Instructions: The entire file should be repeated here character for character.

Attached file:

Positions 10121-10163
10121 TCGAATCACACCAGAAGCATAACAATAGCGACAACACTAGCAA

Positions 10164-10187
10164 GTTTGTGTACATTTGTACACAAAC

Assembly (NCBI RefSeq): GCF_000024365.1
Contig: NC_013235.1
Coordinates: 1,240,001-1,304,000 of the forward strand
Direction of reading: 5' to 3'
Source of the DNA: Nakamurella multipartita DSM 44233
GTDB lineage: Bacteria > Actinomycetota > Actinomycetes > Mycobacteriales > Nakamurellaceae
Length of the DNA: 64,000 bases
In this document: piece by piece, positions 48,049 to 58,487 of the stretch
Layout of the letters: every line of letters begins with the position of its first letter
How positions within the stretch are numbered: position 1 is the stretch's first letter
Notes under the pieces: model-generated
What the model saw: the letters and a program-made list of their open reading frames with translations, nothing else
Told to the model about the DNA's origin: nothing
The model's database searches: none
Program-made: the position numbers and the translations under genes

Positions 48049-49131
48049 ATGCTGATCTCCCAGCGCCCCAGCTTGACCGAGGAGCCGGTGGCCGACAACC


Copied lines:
Positions 10121-10163
10121 TCGAATCACACCAGAAGCATAACAATAGCGACAACACTAGCAA

Positions 10164-10187
10164 GTTTGTGTACATTTGTACACAAAC

Assembly (NCBI RefSeq): GCF_000024365.1
Contig: NC_013235.1
Coordinates: 1,240,001-1,304,000 of the forward strand
Direction of reading: 5' to 3'
Source of the DNA: Nakamurella multipartita DSM 44233
GTDB lineage: Bacteria > Actinomycetota > Actinomycetes > Mycobacteriales > Nakamurellaceae
Length of the DNA: 64,000 bases
In this document: piece by piece, positions 48,049 to 58,487 of the stretch
Layout of the letters: every line of letters begins with the position of its first letter
How positions within the stretch are numbered: position 1 is the stretch's first letter
Notes under the pieces: model-generated
What the model saw: the letters and a program-made list of their open reading frames with translations, nothing else
Told to the model about the DNA's origin: nothing
The model's database searches: none
Program-made: the position numbers and the translations under genes

Positions 48049-49131
48049 ATGCTGATCTCCCAGCGCCCCAGCTTGACCGAGGAGCCGGTGGCCGACAACC